Saucy Enchiladas with Amaranth Greens and Corn
Saucy Enchiladas with Amaranth Greens and Corn

What smell reminds you of your mom? I have memories of spicy perfumes that linger in rooms long after mom has left for work. My love of floral scents comes from memories of her rose garden. The scent of sweet roses would drift into my childhood bedroom on a breezy, spring morning. Lastly, the smell of corn tortillas frying in oil is one of the few food memories associated with mom. Mexican dishes, especially tacos and enchiladas, are one of my comfort cuisines. When my mother moved with my father to the east coast to raise a family, they would discover Mexican food was only served at a fast food restaurant chain. Although, my father did most of the cooking in our house, he stepped away from his kitchen for mom to make her famous enchiladas. Back then; her version was stuffed with ground beef, cheddar cheese, onions, canned black olives and sour cream. The enchilada sauce would start with an envelope package of a Mexican spice mix.

If you’re familiar with My Life Runs On Food, the recipes posted are mostly from scratch. I’m familiar with both the artificial flavoring of fast food and the slow cook from scratch methods of cooking. Most people grew up with fast food, in which we now know about their unhealthy side effects. My love of cooking inspires a curiosity about authentic ingredients to avoid using artificial flavorings, pre-made spice mixes and bottled sauces. Making the Spicy Enchiladas with Corn and Amaranth Greens is a recreation of Mom’s version. They’re closer to being authentically Mexican, too. The process of making enchiladas from scratch, especially making the sauce, is a labor of love. Read more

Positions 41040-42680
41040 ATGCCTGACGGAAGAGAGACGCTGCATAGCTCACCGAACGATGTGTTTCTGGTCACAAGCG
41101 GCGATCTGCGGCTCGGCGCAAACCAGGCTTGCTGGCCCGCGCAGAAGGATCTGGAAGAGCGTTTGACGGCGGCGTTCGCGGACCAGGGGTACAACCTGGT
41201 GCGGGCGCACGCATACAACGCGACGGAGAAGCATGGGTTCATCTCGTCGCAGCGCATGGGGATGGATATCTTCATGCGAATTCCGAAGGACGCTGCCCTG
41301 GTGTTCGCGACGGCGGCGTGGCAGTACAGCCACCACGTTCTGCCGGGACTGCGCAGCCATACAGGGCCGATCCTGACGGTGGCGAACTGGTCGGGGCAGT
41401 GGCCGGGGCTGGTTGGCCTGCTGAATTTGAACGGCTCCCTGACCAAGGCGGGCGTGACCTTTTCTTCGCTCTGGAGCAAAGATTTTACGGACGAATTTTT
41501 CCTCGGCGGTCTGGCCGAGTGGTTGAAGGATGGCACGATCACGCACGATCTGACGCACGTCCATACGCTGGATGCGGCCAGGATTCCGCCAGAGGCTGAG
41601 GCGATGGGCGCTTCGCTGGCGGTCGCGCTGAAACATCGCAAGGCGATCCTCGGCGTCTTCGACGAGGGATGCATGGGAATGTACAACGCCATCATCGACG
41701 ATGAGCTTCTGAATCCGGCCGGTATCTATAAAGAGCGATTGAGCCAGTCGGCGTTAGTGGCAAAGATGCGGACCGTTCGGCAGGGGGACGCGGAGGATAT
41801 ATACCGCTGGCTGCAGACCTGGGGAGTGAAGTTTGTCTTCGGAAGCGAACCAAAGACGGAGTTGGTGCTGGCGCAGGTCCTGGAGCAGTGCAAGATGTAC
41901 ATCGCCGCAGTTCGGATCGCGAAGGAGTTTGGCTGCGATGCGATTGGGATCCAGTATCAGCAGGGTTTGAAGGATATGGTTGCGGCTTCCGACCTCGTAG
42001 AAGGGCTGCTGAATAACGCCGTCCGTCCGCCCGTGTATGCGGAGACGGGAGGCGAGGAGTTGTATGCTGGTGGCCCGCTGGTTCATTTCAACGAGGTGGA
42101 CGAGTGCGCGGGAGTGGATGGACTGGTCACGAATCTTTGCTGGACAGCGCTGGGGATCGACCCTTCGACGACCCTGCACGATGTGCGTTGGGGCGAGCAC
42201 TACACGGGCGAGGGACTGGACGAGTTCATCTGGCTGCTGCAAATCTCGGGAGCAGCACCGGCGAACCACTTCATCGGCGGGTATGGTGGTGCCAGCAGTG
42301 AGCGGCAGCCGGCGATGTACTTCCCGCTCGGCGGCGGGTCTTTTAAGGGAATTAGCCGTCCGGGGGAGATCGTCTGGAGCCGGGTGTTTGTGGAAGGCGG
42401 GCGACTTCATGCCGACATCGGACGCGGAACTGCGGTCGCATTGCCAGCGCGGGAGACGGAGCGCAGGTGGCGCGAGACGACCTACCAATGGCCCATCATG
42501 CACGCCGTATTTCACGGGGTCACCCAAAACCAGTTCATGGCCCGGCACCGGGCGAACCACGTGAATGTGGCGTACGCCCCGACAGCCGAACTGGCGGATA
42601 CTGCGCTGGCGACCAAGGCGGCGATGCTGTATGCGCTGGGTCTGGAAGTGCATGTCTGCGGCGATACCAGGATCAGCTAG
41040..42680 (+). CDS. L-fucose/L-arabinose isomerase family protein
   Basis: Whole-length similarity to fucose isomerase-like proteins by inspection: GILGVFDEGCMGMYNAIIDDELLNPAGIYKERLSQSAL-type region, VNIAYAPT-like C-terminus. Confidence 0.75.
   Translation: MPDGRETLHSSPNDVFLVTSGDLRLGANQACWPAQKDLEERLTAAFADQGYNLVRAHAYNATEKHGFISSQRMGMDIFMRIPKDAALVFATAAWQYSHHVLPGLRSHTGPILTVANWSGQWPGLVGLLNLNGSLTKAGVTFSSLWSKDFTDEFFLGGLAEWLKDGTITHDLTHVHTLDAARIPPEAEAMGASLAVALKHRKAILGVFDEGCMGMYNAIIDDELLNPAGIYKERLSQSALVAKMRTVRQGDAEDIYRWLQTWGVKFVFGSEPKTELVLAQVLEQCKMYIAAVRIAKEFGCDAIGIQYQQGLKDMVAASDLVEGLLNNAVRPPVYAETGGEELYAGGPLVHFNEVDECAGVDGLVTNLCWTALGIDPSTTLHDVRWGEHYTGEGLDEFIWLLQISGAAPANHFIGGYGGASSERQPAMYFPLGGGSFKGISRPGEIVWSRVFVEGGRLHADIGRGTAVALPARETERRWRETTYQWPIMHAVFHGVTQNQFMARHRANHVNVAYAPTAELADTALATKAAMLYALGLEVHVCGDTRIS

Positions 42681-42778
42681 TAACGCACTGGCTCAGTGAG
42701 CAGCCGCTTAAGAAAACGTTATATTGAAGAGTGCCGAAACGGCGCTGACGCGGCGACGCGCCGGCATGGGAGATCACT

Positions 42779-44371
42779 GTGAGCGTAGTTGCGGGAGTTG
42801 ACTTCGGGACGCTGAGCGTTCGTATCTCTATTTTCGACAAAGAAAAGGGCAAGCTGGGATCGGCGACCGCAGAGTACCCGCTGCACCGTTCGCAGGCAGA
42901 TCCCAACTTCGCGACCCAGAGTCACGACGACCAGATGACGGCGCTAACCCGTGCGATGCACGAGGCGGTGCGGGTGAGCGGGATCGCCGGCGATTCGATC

Corn, Green Bell Pepper and Potatoes Frittata Slice with Tomato Salsa
Corn, Green Bell Pepper and Potatoes Frittata Slice with Tomato Salsa

Quite a few years ago, a friend in my undergraduate printmaking class made a simple observation. She mentioned I have fewer problems with difficult printing techniques, but the easy techniques cause me the most trouble. She found the insight about my simple printmaking problems amusing.

Once again, making an omelet is fairly simple for most people, but it causes me problems. My version sticks to the pan and tears easy. The chopped vegetables spill out of the folded egg. With an aversion to runny eggs, a gorgeous, fluffy omelet ends up turning into a rubberize brown. Hope is lost and the omelet gets scrapped into a scramble. It’s tasty, but the elegance is lost. I do trust my skills in making omelets are improving. Until that day in the near future arrives, the frittata will continue to be an easy adaption to my shortcoming of making an omelet. Read more